15. ^ Palmese, A.; Hartley, W.; Tarsitano, F.; Conselice, C.; Lahav, O.; Allam, S.; Annis, J.; Lin, H.; Soares-Santos, M. (2017-11-09). "Evidence for Dynamically Driven Formation of the GW170817 Neutron Star Binary in NGC 4993". The Astrophysical Journal. 849 (2): L34. arXiv:1710.06748. Bibcode:2017ApJ...849L..34P. doi:10.3847/2041-8213/aa9660.
  16. ^ Lee, Myung Gyoon; Kang, Jisu; Im, Myungshin (20 May 2018). "A Globular Cluster Luminosity Function Distance to NGC 4993 Hosting a Binary Neutron Star Merger GW170817/GRB 170817A". The Astrophysical Journal Letters. 859 (1): L6. arXiv:1805.01127. Bibcode:2018ApJ...859L...6L. doi:10.3847/2041-8213/aac2e9.
  17. ^ a b Wu, Qingwen; Feng, Jianchao; Fan, Xuliang (6 March 2018). "The Possible Submillimeter Bump and Accretion-jet in the Central Supermassive Black Hole of NGC 4993". The Astrophysical Journal. 855 (1): 46. arXiv:1710.09590. Bibcode:2018ApJ...855...46W. doi:10.3847/1538-4357/aaac28.
  18. ^ a b Drake, Nadia (25 August 2017). "Strange Stars Caught Wrinkling Spacetime? Get the Facts". National Geographic. Retrieved 27 August 2017.
  19. ^ Nakar, E. (2007). "Short-hard gamma-ray bursts". Physics Reports. 442 (1–6): 166–236. arXiv:astro-ph/0701748. Bibcode:2007PhR...442..166N. CiteSeerX 10.1.1.317.1544. doi:10.1016/j.physrep.2007.02.005.
  20. ^ a b Landau, Elizabeth; Chou, Felicia; Washington, Dewayne; Porter, Molly (16 October 2017). "NASA Missions Catch First Light from a Gravitational-Wave Event". NASA. Retrieved 16 October 2017.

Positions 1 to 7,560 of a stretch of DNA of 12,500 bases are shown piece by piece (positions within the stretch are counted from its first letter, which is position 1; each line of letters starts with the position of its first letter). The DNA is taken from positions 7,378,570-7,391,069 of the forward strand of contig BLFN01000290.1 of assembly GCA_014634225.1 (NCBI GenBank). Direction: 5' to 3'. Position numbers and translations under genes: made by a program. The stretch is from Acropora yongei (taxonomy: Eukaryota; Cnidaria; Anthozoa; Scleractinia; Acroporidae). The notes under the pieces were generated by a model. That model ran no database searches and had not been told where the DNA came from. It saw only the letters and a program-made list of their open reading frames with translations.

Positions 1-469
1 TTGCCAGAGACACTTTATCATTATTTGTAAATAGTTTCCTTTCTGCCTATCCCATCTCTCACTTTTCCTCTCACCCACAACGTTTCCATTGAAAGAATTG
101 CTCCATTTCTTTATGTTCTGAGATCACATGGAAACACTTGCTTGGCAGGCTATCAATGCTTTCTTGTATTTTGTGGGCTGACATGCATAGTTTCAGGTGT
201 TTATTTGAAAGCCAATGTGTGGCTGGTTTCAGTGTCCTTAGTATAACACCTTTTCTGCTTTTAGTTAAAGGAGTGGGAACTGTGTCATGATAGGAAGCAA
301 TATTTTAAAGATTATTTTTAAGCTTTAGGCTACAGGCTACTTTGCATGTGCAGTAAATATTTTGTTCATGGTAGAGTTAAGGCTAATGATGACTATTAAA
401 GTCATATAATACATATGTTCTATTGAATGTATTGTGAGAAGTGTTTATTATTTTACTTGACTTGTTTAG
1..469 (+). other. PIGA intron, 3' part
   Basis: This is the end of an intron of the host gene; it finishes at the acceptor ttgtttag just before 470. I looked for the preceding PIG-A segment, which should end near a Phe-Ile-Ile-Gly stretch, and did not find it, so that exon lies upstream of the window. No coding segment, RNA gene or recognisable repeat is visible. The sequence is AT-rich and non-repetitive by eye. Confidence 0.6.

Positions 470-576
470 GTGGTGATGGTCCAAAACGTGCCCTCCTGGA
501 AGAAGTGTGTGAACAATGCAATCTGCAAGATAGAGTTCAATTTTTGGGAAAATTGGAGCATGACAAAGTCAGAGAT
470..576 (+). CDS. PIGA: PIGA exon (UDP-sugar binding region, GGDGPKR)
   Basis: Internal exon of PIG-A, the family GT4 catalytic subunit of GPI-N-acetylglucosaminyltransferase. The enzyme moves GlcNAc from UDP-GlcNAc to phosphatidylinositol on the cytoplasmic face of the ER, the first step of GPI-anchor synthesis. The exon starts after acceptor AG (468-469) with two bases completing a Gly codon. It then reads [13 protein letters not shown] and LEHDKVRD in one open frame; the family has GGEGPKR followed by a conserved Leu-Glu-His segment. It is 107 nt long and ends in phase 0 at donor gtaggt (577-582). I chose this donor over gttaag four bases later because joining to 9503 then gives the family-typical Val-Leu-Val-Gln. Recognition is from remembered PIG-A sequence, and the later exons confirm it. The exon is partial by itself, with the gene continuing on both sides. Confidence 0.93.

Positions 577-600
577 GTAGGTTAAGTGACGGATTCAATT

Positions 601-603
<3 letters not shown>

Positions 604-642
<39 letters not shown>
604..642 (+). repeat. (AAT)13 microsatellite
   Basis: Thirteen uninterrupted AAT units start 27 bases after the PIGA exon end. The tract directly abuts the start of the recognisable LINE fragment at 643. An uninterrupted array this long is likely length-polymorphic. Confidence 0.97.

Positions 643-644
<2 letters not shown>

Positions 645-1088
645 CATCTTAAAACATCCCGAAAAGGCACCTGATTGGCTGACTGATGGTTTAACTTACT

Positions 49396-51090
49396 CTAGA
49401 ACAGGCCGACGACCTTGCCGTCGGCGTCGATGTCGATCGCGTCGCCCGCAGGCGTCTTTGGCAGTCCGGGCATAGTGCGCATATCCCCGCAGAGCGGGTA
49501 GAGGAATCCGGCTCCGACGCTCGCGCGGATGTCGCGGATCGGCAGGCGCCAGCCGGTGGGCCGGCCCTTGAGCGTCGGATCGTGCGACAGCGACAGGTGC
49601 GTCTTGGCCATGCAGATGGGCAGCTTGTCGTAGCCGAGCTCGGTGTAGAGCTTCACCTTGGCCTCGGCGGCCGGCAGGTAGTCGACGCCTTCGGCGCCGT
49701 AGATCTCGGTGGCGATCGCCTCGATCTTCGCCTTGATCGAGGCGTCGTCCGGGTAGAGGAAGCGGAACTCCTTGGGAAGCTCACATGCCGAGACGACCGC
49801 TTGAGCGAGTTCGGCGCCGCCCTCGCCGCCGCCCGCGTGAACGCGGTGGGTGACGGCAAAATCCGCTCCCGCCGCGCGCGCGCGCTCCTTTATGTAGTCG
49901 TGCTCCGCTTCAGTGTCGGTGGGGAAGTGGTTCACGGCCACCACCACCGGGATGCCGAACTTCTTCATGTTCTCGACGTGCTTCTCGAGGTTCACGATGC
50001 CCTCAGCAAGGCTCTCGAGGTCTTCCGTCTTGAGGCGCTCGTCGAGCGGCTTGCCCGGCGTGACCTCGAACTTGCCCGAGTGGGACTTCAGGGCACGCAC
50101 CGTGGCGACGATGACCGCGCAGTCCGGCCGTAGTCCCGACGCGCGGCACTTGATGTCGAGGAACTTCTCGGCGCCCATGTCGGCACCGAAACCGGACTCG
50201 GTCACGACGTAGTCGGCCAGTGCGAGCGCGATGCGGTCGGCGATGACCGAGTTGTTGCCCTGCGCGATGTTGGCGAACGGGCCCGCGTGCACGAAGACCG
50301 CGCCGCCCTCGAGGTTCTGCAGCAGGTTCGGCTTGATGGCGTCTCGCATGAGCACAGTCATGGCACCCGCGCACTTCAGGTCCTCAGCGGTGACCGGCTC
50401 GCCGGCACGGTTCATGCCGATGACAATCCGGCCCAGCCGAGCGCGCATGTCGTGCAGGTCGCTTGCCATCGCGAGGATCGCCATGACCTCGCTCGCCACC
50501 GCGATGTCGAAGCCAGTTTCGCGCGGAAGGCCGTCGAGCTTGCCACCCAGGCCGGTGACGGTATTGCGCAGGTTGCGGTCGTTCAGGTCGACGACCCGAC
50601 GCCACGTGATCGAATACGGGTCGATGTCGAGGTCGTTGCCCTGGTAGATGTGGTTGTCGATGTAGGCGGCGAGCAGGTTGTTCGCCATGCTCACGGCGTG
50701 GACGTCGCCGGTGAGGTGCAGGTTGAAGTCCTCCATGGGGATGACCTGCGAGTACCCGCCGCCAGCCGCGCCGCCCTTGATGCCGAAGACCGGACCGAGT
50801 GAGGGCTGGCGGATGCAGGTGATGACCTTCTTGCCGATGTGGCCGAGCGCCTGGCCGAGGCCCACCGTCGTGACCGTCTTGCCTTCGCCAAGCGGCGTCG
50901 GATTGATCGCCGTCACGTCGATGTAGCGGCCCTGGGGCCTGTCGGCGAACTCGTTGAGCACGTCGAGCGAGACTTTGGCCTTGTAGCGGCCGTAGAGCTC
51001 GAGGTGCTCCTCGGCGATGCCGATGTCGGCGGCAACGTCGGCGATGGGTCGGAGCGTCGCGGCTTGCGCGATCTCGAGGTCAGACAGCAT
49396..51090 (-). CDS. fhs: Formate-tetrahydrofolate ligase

21. ^ Abbott, B. P.; et al. (16 October 2017). "GW170817: Observation of Gravitational Waves from a Binary Neutron Star Inspiral". Physical Review Letters. 119 (16): 161101. arXiv:1710.05832. Bibcode:2017PhRvL.119p1101A. doi:10.1103/PhysRevLett.119.161101. PMID 29099225.
  22. ^ a b Cho, Adrian (16 October 2017). "Merging neutron stars generate gravitational waves and a celestial light show". Science. doi:10.1126/science.aar2149. Retrieved 16 October 2017.
  23. ^ a b Krieger, Lisa M. (16 October 2017). "A Bright Light Seen Across The Universe, Proving Einstein Right - Violent collisions source of our gold, silver". The Mercury News. Retrieved 16 October 2017.
  24. ^ a b Overbye, Dennis (16 October 2017). "LIGO Detects Fierce Collision of Neutron Stars for the First Time". The New York Times. Retrieved 16 October 2017.
  25. ^ Abbott, B. P.; et al. (LIGO Scientific Collaboration & Virgo Collaboration) (16 October 2017). "GW170817: Observation of Gravitational Waves from a Binary Neutron Star Inspiral". Physical Review Letters. 119 (16): 161101. arXiv:1710.05832. Bibcode:2017PhRvL.119p1101A. doi:10.1103/PhysRevLett.119.161101. PMID 29099225.
  26. ^ Kienlin, Andreas von (17 August 2017). "GCN Circular; Number: 21520; GRB 170817A: Fermi GBM detection; 2017/08/17 20:00:07 GMT". Max Planck Institute for Extraterrestrial Physics. Retrieved 28 August 2017.
  27. ^ Castelvecchi, Davide (25 August 2017). "Rumours swell over new kind of gravitational-wave sighting". Nature News. doi:10.1038/nature.2017.22482. Retrieved 27 August 2017.
  28. ^ Sokol, Joshua (25 August 2017). "What Happens When Two Neutron Stars Collide?". Wired. Retrieved 28 August 2017.

External links[edit]